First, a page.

Combatting Counterfeit Goods: The U.S. House Energy & Commerce Committee passed the Integrity, Notification and Fairness in Online Retail Marketplaces for Consumers (INFORM Consumers) Act—legislation to protect Americans from criminals who sell counterfeit and stolen goods through online marketplaces.
The bill requires online marketplaces to verify certain information about high-
volume third-party sellers of consumer products (sellers who make 200 or more discrete sales or transactions totaling at least $5,000 during any continuous 12-month period in the last 24 months), including the seller’s bank account number, business tax identification number or a taxpayer identification number, and contact information. It requires high-volume third-party sellers with $20,000 or more in annual gross revenue through an online marketplace to disclose to consumers the full name of the seller or company, its business address and contact info after each sale.
The bill empowers online marketplaces to suspend high-volume third-party sellers of consumer products who do not provide the required information within 10 days of the request from the online marketplace. The bill is supported by the Buy Safe America Coalition, of which SEMA is a member, which represents a diverse group of responsible retailers, consumer groups, manufacturers, intellectual property advocates and law enforcement officials. The bill has been sent to the House floor for consideration. A similar bill is pending in the Senate.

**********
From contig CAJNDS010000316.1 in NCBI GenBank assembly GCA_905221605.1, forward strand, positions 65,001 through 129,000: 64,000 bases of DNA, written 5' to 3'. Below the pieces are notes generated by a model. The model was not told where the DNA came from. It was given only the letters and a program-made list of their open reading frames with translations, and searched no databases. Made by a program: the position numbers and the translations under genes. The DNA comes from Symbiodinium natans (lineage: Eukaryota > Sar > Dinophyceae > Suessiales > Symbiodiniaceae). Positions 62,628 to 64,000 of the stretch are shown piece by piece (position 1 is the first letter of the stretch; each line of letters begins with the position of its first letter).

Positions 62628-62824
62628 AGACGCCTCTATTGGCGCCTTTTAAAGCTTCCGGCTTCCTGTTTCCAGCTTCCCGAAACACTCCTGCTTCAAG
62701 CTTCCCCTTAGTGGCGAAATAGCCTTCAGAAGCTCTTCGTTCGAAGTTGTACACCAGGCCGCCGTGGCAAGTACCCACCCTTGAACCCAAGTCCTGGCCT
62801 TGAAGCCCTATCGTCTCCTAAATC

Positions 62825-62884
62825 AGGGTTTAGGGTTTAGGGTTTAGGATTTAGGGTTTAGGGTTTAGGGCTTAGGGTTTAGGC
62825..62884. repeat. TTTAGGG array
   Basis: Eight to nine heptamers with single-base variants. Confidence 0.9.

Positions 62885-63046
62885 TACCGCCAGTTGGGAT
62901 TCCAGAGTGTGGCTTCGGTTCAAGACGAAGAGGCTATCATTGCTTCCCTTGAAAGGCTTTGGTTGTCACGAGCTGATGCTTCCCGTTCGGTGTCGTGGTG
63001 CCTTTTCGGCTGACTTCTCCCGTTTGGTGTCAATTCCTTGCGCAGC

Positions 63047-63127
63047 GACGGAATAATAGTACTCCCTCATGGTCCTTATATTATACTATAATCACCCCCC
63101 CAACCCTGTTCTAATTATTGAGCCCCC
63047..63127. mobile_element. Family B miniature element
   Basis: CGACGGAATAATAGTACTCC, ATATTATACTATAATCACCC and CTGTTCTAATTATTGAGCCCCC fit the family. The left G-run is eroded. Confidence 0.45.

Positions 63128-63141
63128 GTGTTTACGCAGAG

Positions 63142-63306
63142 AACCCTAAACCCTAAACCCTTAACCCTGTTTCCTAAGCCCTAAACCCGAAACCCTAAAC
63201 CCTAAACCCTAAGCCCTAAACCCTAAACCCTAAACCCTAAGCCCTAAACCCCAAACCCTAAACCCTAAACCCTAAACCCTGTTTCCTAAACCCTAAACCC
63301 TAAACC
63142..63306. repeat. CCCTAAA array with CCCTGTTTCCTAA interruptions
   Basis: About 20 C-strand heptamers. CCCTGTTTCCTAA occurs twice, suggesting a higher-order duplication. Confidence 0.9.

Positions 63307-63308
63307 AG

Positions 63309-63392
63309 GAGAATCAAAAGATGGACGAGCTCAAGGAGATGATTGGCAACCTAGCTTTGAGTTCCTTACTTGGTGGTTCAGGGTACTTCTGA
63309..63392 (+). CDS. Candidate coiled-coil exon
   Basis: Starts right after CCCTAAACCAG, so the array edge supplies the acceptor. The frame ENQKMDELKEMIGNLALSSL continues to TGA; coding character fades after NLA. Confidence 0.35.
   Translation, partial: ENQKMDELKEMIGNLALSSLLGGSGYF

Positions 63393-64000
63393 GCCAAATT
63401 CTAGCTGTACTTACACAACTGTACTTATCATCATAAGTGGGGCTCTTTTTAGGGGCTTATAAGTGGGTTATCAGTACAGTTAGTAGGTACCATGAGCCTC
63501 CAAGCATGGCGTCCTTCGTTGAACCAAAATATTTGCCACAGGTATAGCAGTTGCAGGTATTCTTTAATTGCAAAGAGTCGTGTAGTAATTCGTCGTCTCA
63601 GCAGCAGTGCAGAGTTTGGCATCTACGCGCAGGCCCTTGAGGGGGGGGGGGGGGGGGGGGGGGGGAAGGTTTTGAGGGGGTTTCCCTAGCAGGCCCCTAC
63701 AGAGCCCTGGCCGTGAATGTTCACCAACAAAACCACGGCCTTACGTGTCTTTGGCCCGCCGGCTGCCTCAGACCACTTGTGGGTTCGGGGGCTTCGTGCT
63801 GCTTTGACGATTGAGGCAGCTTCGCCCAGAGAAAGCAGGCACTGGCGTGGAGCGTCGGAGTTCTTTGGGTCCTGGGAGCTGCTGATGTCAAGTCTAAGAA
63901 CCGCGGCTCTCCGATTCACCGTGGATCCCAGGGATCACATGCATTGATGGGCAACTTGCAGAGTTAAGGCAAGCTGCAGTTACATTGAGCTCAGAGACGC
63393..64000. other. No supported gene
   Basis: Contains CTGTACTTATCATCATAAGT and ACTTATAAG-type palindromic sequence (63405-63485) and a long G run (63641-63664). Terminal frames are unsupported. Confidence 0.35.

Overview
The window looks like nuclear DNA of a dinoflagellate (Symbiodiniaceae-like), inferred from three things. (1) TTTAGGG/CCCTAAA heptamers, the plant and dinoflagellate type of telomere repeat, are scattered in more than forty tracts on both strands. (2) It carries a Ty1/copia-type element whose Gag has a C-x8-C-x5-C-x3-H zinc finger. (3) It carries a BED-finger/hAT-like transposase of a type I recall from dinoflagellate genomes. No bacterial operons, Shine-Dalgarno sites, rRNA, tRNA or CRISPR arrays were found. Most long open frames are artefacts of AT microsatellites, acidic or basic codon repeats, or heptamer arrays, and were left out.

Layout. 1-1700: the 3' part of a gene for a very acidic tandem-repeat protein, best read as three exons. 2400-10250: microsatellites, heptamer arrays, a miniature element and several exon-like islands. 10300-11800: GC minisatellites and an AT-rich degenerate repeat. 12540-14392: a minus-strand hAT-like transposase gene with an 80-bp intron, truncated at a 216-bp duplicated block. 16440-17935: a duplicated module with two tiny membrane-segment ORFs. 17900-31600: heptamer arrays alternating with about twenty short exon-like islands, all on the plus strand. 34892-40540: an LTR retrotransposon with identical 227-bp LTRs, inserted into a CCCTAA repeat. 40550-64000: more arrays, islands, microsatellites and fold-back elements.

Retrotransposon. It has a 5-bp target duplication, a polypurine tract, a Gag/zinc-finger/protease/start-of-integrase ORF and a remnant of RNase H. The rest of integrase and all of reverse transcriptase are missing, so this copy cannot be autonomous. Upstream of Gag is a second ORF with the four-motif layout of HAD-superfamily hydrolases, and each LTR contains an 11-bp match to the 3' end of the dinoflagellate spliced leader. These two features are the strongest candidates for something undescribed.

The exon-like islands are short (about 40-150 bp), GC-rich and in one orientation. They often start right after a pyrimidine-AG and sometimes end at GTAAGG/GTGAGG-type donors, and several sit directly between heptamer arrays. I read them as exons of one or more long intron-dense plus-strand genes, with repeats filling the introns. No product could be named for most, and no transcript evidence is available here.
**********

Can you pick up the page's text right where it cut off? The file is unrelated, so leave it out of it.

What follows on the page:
California—Proposition 65: The California Office of Environmental Health Hazard Assessment (OEHHA) has revised a proposed rule issued in January 2021 to change the Proposition 65 short-form warning rule. While OEHHA has scaled back some of the changes originally proposed, SEMA continues to oppose other changes, including a requirement that at least one chemical associated with cancer or known to be a carcinogen be identified on the short form.
Prop 65 was a ballot initiative enacted by California voters in 1986. It requires warning labels on products containing chemicals listed as known to cause cancer, birth defects or reproductive harm. There are more than 1,100 chemicals currently on the list. Prop 65 doesn’t stop anyone from selling their products, no matter what chemicals they contain. It is simply a law that requires consumer warning labels under certain circumstances.
Prop 65 is not limited to businesses with a presence in California but applies to all businesses with 10 or more employees that sell products in California. SEMA has joined with many other trade associations in opposing the proposed changes to the short-form rule implemented in 2018. OEHHA is now reviewing the public comments.
New Jersey—License Plates: The New Jersey Senate Transportation Committee passed SEMA-supported legislation to allow the New Jersey Motor Vehicle Commission to issue newly created classic license plates for display on all vehicles. The new plates will resemble those issued between 1979 and 1991, featuring sand-yellow text on a blue background. The plates would cost an additional $50 initially and a subsequent annual $10 fee. The bills require a minimum of 500 interested applicants before the classic plates will be produced. The legislation awaits consideration in the Senate Budget and Appropriations Committee.